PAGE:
November 21, 2021
Identifying birds has taught me the value of looking again, even when you think you know what you saw. I knew what a robin looked like when I started identifying birds nine years ago, but I had no idea how many birds I assumed to be robins were actually Swainson’s thrush, hermit thrush or brown thrashers. One particularly lucky day in 2019 an it-could-be-a-robin-but-maybe-not turned out to be a wayward Townsend’s solitaire who had drifted much further east than typically expected.
This time of year many of our abundant red-winged blackbirds and common grackles have headed south for the winter. Those that remain, along with thousands of European starlings, sometimes form huge flocks roosting in clusters of trees at night and foraging in the remains of the fields by day. Thursday evening I watched an impressive flock near my house that stretched across the fields for nearly a mile.
Because they are common and mostly starlings, I have a tendency not to pay much attention. Friday morning I saw a large flock of blackbirds across the cove in an area I often see starlings. I eventually estimated the flock be about 600 birds, moving in big groups in and out of the grasses along the bank and up under the trees nearer to the bike trail behind. I came really close to walking on by but something made me stop. I looked again through my zoom lens and this is what I saw:
It would have been easy to mistake them for starlings, which are mostly black with from a distance. It would have been easy to assume they were red-winged blackbirds or grackles, though I hadn’t seen many around lately. Something told me to look again.
Thankfully with my camera I can take a picture then zoom in on the display. When I zoomed in to this picture what caught my eye was the lighter color of many of the birds and that distinctive button eye. Starlings and red-winged blackbirds don’t have that eye, though if you look carefully you will find a couple red-winged blackbirds in this photo. Grackles have a similar eye, but grackles are longer, all dark and shaped a little different. I had seen one other type of blackbird a few days earlier, though I had only seen one - a rusty blackbird.
Could these really be rusty’s? In years past I had seen rusty blackbirds in the winter, typically in small groups (15-20). Rusty blackbirds are a species in steep decline and I knew a flock of this size would be really uncommon in Missouri, even at this time of year. Cornell University’s “All About Birds” website says:
“Rusty Blackbird is one of North America’s most rapidly declining species. The population has plunged an estimated 85-99 percent over the past forty years and scientists are completely puzzled as to what is the cause. They are relatively uncommon denizens of wooded swamps, breeding in the boreal forest and wintering in the eastern U.S. In winter, they travel in small flocks and are identified by their distinctive rusty featheredges and pallid yellow eyes.”
I was pretty sure there were rusty blackbirds in this flock, but were there a few or a few hundred? I couldn't tell from across the cove. It’s a half mile walk to go around the cove with no guarantee the birds would stay until I got there, but I had to try. As I got around the cove, I could see how many birds were up near the bike path. The birds were now directly between me and the rising sun which still made being sure of identification - and taking decent photos - a challenge.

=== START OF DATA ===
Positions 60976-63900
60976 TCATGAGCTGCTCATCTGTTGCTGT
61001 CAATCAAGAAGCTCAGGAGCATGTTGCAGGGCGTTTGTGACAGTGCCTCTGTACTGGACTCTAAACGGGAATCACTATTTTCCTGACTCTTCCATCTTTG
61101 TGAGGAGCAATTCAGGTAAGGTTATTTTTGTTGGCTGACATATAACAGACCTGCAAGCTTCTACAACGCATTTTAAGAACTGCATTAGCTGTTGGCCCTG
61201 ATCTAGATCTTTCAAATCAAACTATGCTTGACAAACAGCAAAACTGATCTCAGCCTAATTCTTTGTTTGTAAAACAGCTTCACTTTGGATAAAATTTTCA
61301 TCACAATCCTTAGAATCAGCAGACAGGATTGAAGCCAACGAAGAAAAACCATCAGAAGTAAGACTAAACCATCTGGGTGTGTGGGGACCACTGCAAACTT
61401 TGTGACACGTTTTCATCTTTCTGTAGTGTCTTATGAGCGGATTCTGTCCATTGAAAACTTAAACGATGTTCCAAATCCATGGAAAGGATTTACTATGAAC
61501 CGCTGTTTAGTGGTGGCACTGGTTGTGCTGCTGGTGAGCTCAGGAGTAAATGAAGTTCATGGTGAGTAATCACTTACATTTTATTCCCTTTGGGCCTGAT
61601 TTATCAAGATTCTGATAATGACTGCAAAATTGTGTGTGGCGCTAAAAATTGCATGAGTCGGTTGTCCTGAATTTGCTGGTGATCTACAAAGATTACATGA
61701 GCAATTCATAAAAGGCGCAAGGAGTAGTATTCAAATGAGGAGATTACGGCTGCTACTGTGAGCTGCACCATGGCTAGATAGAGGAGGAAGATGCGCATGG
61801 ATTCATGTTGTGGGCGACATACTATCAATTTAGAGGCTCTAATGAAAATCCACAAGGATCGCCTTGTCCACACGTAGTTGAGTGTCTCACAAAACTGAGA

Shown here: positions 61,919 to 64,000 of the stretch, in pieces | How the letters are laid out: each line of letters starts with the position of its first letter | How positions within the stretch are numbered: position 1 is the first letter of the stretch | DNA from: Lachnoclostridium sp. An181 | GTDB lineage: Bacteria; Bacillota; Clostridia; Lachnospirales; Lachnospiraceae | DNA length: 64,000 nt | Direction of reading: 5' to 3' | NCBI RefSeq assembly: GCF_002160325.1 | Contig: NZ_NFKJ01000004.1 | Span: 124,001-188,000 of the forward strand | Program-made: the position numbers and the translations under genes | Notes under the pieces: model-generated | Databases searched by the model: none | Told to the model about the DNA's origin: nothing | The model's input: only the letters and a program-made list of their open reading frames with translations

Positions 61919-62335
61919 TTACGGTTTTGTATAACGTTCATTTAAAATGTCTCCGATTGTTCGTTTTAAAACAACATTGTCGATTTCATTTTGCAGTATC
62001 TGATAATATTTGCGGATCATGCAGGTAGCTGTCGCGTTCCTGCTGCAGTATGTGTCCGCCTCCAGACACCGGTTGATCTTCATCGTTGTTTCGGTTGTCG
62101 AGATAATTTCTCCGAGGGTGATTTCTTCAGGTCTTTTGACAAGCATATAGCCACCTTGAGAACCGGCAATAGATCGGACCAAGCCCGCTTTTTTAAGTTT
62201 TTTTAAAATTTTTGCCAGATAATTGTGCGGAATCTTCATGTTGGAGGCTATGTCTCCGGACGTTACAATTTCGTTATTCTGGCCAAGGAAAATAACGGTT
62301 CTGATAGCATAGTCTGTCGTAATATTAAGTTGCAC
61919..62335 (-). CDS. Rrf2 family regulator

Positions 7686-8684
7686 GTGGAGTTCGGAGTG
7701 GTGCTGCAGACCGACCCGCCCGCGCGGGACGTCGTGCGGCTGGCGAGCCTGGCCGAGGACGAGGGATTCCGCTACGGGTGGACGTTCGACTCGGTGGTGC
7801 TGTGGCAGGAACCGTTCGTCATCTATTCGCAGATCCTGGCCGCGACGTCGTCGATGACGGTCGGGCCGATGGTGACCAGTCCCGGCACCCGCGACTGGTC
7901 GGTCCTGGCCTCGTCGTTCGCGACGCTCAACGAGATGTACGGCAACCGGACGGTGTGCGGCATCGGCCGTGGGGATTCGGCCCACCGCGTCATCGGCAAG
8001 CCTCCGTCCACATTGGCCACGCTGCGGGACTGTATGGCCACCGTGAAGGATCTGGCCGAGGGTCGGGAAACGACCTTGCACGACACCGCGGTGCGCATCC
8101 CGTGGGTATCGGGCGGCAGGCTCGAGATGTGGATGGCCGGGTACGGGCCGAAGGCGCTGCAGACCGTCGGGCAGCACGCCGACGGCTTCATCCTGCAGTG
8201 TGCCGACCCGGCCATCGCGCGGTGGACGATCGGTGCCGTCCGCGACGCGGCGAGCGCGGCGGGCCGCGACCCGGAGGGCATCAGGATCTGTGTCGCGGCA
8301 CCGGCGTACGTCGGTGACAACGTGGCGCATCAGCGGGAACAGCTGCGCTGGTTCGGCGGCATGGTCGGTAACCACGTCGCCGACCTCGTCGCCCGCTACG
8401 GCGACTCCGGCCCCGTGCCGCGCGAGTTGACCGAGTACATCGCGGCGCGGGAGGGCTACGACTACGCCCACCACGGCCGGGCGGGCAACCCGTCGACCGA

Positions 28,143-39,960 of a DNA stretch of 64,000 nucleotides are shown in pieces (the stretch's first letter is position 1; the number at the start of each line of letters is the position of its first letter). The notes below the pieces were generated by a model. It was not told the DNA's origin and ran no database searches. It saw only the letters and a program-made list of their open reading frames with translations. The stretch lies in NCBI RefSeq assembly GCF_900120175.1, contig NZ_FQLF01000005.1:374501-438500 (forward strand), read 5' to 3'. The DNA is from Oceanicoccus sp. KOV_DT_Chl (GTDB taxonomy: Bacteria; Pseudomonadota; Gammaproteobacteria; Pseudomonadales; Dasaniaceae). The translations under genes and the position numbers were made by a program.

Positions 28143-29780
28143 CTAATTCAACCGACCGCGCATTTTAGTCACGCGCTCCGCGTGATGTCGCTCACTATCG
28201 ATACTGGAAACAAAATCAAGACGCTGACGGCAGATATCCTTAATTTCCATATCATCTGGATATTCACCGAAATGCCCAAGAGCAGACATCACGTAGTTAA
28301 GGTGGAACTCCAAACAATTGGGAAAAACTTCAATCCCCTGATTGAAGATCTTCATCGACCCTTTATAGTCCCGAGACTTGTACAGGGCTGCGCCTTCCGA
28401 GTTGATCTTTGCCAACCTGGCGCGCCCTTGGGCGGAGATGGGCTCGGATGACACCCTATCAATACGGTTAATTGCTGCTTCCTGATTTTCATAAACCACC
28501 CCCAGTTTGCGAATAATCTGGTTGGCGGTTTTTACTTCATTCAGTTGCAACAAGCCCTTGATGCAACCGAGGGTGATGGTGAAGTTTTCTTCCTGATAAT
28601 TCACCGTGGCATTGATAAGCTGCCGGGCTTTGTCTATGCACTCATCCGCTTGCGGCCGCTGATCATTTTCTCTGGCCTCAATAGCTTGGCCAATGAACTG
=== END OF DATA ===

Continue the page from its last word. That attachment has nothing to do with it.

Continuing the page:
I really wanted to get around behind them so I could take some better photos and be more sure of the species. I walked well out and around hoping they would not fly away. When I got around to the backside I could see that they were indeed mostly rusty blackbirds! One bird even gave me a close up.
I typically have the best luck with birds if I sit down on the ground and let them come to me so that’s what I did. I figured the park gates were closed and I had a pretty good chance that no one would disturb us even on the bike path since it was a weekday morning and below freezing.
Taking pictures of small birds in leaf litter is a rather humorous task and not so easy for camera focus, but it was still amazing just to be watching this large flock of endangered birds. I was about 15 yards away and as you can see these birds are just a little larger than the oak leaves they were foraging in.
Though I’ve seen rusty blackbirds before, I’ve never had this nice a view of their rusty colored backs and coloring variations.
They started to come closer and I was so hopeful I’d get even better photos but unfortunately a trash truck showed up and by the time he finished changing out the bags in the trash bins, the birds had all flown away.
There were a few starlings or red-winged blackbirds in the mix, but almost all of the birds I saw were rusty blackbirds. I counted a few times and estimated the flock at 500-600 and then reduced my estimate a bit since they weren’t 100% rusty blackbirds. Still, this was far and away the most rusty blackbirds I had ever seen!
There’s plenty of research on how little we actually see and how much our brain fills in. Lately I’ve been thinking about this in regards to how we see ourselves. In one of the modules in the “unwinding anxiety” app, Dr. Jud Brewer proposes that maybe even our own sense of self is just a habit - the way we’ve learned to see ourselves. Perhaps if we look again, over and over, we just might see something new.
Love this! Beautifully composed and a call to seek to understand, our world and ourselves. Thank you, thank you…made my day.
Same! Great how that works. And I figure these things must be at least somewhat common of the human experience, that's what makes the sharing so important.